2

Take a ordinal $\alpha_0$. Let $G(\alpha_0)$ be the group generated by $\alpha_0$. Then $|G(\alpha_0)|<\kappa$. Define $\alpha_1$ to be any ordinal larger than all element of $G(\alpha_0)$ repeat this construction with $\alpha_1$. This gives $\alpha_n$ increasing. Your desired ordinal subgroup is then $\alpha=\sup\alpha_n$.


1

HINT: Suppose that $\alpha$ is a subgroup of $\kappa$. Let $G_0$ be the closure of $\alpha+1$ under the group operations. Let $\beta_0=\sup G_0$, and let $G_1$ be the closure of $\beta_0+1$ under the group operations. In general, given a bounded subgroup $G_n$ of $\kappa$, let $\beta_n=\sup G_n$, and let $G_{n+1}$ be the closure of $\beta_n+1$ under the ...


1

I think the informal argument that the cumulative hierarchy is a model of ZFC is meant to appeal to some kind of direct perception of the cumulative hierarchy, much like the informal argument that $\mathbb{N}$ is a model of PA relies on some kind of direct perception of $\mathbb{N}$. I don't expect the informal argument to be formalizable in weak theories ...


1

No, you don't have a problem. Nobody told you that doing these things will enlarge your set. At some point, your sequence is going to stabilize. Namely, there will be some $\alpha$ such that $C_\alpha=C_\beta$ for all $\beta>\alpha$. Try and see what happens if $f=\operatorname{id}$. This understanding extends to any situation when $C_0$ is already ...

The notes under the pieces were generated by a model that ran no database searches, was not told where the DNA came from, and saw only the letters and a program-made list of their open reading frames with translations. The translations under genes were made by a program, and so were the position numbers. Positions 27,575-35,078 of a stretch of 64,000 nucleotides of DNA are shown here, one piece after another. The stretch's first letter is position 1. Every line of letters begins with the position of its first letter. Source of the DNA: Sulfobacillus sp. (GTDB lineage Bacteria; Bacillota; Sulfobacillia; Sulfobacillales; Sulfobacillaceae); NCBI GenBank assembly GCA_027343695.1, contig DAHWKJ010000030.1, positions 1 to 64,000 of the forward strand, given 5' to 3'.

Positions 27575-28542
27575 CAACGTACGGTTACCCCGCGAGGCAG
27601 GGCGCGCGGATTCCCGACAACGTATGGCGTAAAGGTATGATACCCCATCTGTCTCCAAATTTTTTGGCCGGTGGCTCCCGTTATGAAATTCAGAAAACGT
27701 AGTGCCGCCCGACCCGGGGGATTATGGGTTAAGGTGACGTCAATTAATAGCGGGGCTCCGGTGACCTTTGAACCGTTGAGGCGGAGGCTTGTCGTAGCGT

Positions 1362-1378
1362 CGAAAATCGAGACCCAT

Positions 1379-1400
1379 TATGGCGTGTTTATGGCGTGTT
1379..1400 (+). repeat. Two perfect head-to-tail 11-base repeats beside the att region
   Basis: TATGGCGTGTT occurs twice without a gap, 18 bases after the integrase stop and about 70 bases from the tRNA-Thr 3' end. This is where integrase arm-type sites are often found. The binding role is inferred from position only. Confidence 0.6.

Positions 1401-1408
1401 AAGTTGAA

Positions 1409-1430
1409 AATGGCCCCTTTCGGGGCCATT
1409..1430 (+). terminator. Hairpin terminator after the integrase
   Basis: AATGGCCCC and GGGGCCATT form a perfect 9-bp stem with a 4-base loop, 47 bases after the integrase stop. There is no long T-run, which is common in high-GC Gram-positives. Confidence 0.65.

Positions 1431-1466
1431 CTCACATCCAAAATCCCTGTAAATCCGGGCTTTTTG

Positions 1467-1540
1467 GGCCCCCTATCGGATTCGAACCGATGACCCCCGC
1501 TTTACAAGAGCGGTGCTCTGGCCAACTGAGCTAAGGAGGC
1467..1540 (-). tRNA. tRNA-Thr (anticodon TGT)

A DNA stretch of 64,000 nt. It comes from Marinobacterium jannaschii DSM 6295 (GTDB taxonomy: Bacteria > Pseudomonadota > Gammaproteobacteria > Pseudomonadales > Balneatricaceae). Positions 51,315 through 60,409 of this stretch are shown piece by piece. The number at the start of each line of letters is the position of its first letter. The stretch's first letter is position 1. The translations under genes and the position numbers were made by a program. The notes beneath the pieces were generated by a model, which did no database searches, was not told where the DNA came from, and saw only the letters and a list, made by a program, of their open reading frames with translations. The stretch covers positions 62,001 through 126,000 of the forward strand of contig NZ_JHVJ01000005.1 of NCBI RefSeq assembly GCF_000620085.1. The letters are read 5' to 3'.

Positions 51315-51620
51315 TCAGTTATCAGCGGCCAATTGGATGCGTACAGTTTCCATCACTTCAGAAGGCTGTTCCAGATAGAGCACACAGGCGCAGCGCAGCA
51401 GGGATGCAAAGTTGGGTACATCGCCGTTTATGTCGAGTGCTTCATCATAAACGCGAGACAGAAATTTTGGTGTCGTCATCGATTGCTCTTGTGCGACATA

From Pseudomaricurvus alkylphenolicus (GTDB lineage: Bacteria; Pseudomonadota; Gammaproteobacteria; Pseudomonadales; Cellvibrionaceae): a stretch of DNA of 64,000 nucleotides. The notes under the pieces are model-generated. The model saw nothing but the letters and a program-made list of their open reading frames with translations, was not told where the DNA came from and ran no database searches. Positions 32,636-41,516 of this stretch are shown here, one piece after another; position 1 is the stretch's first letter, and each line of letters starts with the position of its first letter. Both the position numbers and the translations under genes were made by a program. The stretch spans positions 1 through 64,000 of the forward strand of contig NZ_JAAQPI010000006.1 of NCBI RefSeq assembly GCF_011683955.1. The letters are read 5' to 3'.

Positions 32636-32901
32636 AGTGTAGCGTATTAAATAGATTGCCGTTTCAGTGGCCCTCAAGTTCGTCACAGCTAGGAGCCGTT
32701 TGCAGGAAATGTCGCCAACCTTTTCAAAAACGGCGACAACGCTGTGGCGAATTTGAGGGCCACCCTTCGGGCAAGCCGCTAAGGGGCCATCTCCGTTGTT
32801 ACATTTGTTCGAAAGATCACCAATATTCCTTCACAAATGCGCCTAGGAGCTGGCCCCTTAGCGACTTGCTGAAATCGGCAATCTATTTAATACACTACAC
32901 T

1

If every set of cardinal numbers is well-ordered by cardinality, then in particular any two cardinals are comparable by cardinality (i.e., trichotomy holds). To see that trichotomy implies the well-ordering theorem: Let $X$ be any set that we want to well-order, and let $\alpha$ be its Hartogs number, which is the first ordinal that cannot be injected into ...


1

Exercise III 6.17: For $f \in \mathcal F$ let $S_{f} := \{ \alpha < \omega_{1} \mid f(\alpha) < g(\alpha) \}$. First consider the case that $g \colon \omega_{1} \to \lambda$ satisfies $g(\alpha) = \omega_{\alpha}$ for every $\alpha < \omega_{1}$. By Fodor, we may, for each $f \in F$, choose some stationary $T_{f} \subseteq S_{f}$ and some cardinal ...


1

HINT: For the first part, if $c_\beta\ne\bigwedge_{\alpha<\beta}c_\alpha$, then $c_\beta<\bigwedge_{\alpha<\beta}c_\alpha$, and $C\cup\left\{\bigwedge_{\alpha<\beta}c_\alpha\right\}$ is a strictly larger descending chain with no minimum element. For the second part you must prove two things: that $A$ is an antichain, and that it is maximal. For ...